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The Multiple Use Service Strategy (MUS)

The Millennium Water Alliance has adopted Multiple Use Water Services (MUS) as an institutional strategy to meet the water, sanitation, and hygiene (WASH) needs of users in rural and peri-urban areas of developing countries.  The IRC International Water and Sanitation Centre defines MUS as an approach to water services that considers the multiple needs of (poor) water users, who take water from a number of sources, and communities’ own priorities as the starting point for investments in new infrastructure, management arrangements, and the rehabilitation of existing infrastructure.

Traditionally, governments and non-governmental organizations have implemented single-purpose water projects, either for domestic uses (drinking, cooking and hygiene) or for irrigation.   MWA has learned that a water point that starts out as a single-purpose scheme often becomes a de-facto multiple-use system, leading to unforeseen problems.  The water resource may be depleted more quickly and conflicts may arise over the various uses of the water.  Some users may be unable to collect their “fair share” of water because of overuse, and the system may break down.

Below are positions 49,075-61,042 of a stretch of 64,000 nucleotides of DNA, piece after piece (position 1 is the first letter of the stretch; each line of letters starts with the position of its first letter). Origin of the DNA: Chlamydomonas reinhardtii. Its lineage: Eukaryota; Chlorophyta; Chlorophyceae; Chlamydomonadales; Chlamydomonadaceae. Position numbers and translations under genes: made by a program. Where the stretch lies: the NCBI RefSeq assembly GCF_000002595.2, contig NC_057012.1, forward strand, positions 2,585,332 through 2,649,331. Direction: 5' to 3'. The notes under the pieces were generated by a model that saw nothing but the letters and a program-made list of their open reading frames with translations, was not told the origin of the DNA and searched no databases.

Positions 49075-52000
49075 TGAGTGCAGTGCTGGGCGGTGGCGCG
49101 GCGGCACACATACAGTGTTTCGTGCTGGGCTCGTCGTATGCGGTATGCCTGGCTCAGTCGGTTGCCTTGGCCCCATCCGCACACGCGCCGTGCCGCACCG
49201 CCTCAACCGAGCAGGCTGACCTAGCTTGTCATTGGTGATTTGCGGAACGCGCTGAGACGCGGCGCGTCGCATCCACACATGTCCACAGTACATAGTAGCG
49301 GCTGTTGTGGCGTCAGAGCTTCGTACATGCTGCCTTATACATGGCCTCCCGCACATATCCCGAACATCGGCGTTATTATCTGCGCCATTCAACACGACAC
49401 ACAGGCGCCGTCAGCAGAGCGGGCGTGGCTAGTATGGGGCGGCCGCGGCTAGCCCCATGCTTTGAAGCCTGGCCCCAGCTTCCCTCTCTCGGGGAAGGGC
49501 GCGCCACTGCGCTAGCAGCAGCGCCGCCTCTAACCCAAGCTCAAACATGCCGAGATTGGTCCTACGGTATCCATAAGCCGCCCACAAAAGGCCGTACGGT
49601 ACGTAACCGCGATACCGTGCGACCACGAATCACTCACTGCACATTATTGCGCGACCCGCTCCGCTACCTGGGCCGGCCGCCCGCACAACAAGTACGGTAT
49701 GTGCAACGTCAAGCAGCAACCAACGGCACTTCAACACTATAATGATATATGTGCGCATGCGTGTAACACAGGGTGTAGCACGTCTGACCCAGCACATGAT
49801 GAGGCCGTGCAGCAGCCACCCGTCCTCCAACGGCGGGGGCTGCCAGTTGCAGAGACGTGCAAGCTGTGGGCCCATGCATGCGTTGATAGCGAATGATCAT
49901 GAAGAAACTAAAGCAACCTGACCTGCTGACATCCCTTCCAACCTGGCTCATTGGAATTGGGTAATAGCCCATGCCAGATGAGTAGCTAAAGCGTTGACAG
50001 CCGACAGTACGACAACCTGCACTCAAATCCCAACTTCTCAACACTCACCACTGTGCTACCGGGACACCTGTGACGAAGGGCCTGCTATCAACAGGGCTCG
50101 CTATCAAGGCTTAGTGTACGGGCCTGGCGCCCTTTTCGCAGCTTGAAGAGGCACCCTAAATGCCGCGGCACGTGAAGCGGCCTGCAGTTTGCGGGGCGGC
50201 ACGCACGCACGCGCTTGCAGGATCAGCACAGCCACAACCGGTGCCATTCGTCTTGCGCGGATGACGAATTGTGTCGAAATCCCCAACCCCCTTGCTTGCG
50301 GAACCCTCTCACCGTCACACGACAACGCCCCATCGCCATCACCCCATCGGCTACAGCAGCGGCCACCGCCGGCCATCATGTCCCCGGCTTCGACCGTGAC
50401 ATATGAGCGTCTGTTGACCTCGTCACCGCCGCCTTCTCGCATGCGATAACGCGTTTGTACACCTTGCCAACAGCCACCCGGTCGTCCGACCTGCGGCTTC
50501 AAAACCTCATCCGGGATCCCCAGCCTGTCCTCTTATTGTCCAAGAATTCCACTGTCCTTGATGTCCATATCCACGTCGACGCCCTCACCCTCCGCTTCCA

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MUS seeks to avoid these problems by designing and implementing/upgrading infrastructure to incorporate both domestic and productive uses of water.  Case studies in a number of countries reveal that the time saved from having to search for and fetch water is often used for other productive activities such as going to school or planting vegetable gardens that can be used later for food or for sale.  Other community members may use productive water for tea shops or hair salons, generating extra income for them and their families, thus alleviating poverty.  New research by Winrock International, funded by the Bill and Melinda Gates Foundation, shows that relatively low incremental investments for MUS projects provide disproportionately high benefits, with high benefit-cost ratios as a result.*

 

 

*“Multiple Use Water Services for the Poor: Assessing the State of Knowledge”, December 2007

 

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MWA and its member organizations launched a MUS program in Ethiopia this year with funding from The Conrad N. Hilton Foundation and The Coca-Cola Africa Foundation. This program will reach communities in rural areas with support for water supply improvements and multiple uses of water (MUS).  It will improve water access, sanitation and hygiene (WASH) in institutions and households and empower women through water-related entrepreneurship.  MWA members also paid a preparatory visit to Kenya in May 2013 to consult with rural communities about their uses and demand for water.  The trip is the first step towards designing and implementing a 3R (Retention, Recharge and Re-use)/MUS Program in Kenya that will provide adequate water for the communities’ domestic and productive needs.

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